PCs are used widely for work and Internet access. They are not likely to go away. It is likely to become rare for a house to not have a PC as the average quality of living rises. Therefore most children will grow up computer literate and more able to deal with the vagaries of installing PC games. They can get started on PC gaming using their family computer, meaning there is a zero upfront outlay for the gamer, compared to buying a console, memory card, extra controller, etc.

    In the never ending drive that many publishers seem to have for churning out only tried and tested types of games and taking no risks the console games market eventually stagnates with little innovation. As you said, PC gamers with their more discerning tastes, allow the PC games market to innovate. As the generations of games buyers become savvier they bore of buying identikit games like FIFA 2010 (Hey, while I’m trying to predict the future I can indulge a little ). They may also get fed up of shelling out a few hundred quid every couple of years for the next PlayStation 9 or the GameTetrahedron . After all, on average PCs need upgrading around every two years, unless you want to really stay at the cutting edge.

    On the piracy front, it is certainly easier to pirate PC games than on any other format. However, you cannot be sure that this will always be the case. If DVDs were to become the normal format for games then it is possible that the size of games will outstrip the pace of home broadband. I admit, DVD copiers are all ready quite cheap, but what about multi-layer DVD copiers, not so cheap, but they will come down in price. Of course, games creators will always be coming up with some “wonderful” new copy protection (that cripples the performance of the game ).

    Anyway, with my scenario I’m trying to illustrate that there are many plausible futures for gaming. These might be the sales ratios now, but you cannot be sure what sales will be like in the future, unless of course you have a crystal ball. If so, please e-mail me next Saturday’s lottery numbers, and I promise I’ll spend the money on good games.

    What are the figures like for budget sales of games? Last time I looked around in Game or HMV there were shelves more PC budget games than console games. How much revenue does US games sales generate compared to games sales elsewhere?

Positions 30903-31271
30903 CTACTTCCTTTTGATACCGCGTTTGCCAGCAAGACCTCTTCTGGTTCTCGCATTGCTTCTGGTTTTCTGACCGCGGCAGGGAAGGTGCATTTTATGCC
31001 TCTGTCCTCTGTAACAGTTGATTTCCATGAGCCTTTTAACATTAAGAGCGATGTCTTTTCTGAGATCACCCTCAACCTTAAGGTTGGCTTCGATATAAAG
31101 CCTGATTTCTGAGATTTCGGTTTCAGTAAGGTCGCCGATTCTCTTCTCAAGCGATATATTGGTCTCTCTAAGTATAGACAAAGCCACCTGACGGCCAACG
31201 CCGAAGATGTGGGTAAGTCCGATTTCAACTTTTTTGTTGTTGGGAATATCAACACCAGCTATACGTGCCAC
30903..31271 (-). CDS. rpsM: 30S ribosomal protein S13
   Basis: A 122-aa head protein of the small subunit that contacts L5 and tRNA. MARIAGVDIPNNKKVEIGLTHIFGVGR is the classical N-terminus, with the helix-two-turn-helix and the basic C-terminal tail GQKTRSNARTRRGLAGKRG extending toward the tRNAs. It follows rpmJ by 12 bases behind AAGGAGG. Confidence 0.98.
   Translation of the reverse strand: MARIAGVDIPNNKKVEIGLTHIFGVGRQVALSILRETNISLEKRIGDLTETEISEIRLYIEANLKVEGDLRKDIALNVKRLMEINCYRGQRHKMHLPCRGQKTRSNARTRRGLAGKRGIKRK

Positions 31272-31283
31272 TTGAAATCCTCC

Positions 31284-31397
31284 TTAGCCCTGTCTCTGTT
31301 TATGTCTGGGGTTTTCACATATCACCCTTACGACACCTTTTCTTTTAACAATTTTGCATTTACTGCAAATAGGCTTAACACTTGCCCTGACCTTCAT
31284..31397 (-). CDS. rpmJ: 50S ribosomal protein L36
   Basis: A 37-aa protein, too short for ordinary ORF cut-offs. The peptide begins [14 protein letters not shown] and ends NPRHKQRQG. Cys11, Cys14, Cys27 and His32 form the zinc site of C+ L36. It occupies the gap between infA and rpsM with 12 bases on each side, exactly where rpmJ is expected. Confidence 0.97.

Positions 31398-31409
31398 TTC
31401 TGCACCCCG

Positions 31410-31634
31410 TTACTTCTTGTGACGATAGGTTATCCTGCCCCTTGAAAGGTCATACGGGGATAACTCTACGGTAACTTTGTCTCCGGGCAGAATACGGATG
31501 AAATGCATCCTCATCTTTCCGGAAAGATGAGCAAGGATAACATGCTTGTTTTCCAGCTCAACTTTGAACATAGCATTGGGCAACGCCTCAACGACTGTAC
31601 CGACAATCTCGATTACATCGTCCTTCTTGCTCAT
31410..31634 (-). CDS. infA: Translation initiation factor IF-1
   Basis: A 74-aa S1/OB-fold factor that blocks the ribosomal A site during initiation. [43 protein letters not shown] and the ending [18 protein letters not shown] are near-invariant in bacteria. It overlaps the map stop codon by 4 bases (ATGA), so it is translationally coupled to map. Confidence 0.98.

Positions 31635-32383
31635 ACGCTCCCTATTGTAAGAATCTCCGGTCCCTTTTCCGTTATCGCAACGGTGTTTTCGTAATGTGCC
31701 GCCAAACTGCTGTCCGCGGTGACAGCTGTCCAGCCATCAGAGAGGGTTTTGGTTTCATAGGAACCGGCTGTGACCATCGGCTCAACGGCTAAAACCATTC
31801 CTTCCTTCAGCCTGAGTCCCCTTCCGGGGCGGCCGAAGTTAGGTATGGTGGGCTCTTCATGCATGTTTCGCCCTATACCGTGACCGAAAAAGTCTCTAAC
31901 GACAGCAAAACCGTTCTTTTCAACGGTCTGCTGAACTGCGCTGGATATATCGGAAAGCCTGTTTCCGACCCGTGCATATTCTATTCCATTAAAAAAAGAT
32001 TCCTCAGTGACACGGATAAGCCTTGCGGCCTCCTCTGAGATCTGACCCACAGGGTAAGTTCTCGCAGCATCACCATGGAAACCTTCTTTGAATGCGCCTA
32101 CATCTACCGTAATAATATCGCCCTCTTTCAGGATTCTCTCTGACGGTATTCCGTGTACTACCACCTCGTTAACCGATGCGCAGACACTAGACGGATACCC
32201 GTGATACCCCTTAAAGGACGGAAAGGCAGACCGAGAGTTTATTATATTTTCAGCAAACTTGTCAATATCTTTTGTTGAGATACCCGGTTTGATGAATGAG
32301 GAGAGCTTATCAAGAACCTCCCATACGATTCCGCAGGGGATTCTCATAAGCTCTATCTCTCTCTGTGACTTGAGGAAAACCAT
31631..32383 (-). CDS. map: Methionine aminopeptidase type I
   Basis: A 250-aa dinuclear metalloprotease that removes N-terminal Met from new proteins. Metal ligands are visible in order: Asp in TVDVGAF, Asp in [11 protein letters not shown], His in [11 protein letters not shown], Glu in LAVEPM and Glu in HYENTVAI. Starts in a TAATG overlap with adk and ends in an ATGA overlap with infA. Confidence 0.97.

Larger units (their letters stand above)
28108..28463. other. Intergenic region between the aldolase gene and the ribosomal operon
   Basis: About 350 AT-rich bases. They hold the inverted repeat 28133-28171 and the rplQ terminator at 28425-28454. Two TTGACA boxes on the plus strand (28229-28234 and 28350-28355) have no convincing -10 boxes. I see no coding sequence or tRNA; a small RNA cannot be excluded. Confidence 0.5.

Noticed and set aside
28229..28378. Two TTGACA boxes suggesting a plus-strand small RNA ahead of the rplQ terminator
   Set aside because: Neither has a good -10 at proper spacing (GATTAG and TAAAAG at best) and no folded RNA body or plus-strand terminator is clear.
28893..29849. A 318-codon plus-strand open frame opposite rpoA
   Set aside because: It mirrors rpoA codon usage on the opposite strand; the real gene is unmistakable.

Towards the end of your post DirectHex you make some good arguments in favour of PC gaming. I think it is likely that, along with other entertainment forms such as Music, online distribution will become a major part on selling games.

    Flibb, I think games sales have been rising healthily the world over.

    Geez, in the time I was writing this quite a few people have followed up, so I hope I have not repeated anything.
    Last edited by Anders; 24-03-2004 at 12:45 AM.
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  8. #24
    Senior Member RoGuE|SaBeR's Avatar
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    Hex - Was public content that main factor you thought we missed? (If it is you ain't getting any spares )

    Budget games - In the store I work in the number of UNITS sold on the full price vs budget games issue definately favours the budget section. On the wall theres are 3 bays of PC games and one bay for the chart - There are an entire 3 bays for budget games alone. When it came down to actual gross profit I would say the figures would be closer but then again it could just be that ppl in Northern Ireland are cheap!

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    Vive le pants! directhex's Avatar
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    Oh dear. I'm not arguing against PC gaming, I'm arguing against the current way that the PC is treated as just another console format. EVERY format has money-grabbers (i.e. EA), every format has innovators (Nintendo, Sega, Blizzard), but whilst the console market can survive on a business model where people pay £40 for a game or don't get it at all, the PC market can't. I'm not arguing against PC games, I'm suggesting a return to better business! iD Software of all people know the good old days, Doom & Wolfenstein survived on the old Shareware principle that is all but forgotten today.

    There is almost no budget games market for consoles. However, what that tells ME is that if games were cheaper, people would buy more of them. Surely developers should take note, and start selling games on a system where more people pay less but they make more money? That's what I'm arguing for. Budget games make diddly squat for the developer - by the time they're budget, it all goes to the publisher, wholesaler & retailer. How about paying the same, for a new game, direct from the developer? The way shareware used to.

  10. #26
    Senior Member SilentDeath's Avatar
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    Interesting thread, I have to agree with directhex that online distribution, similar to steeam, is definatly needed.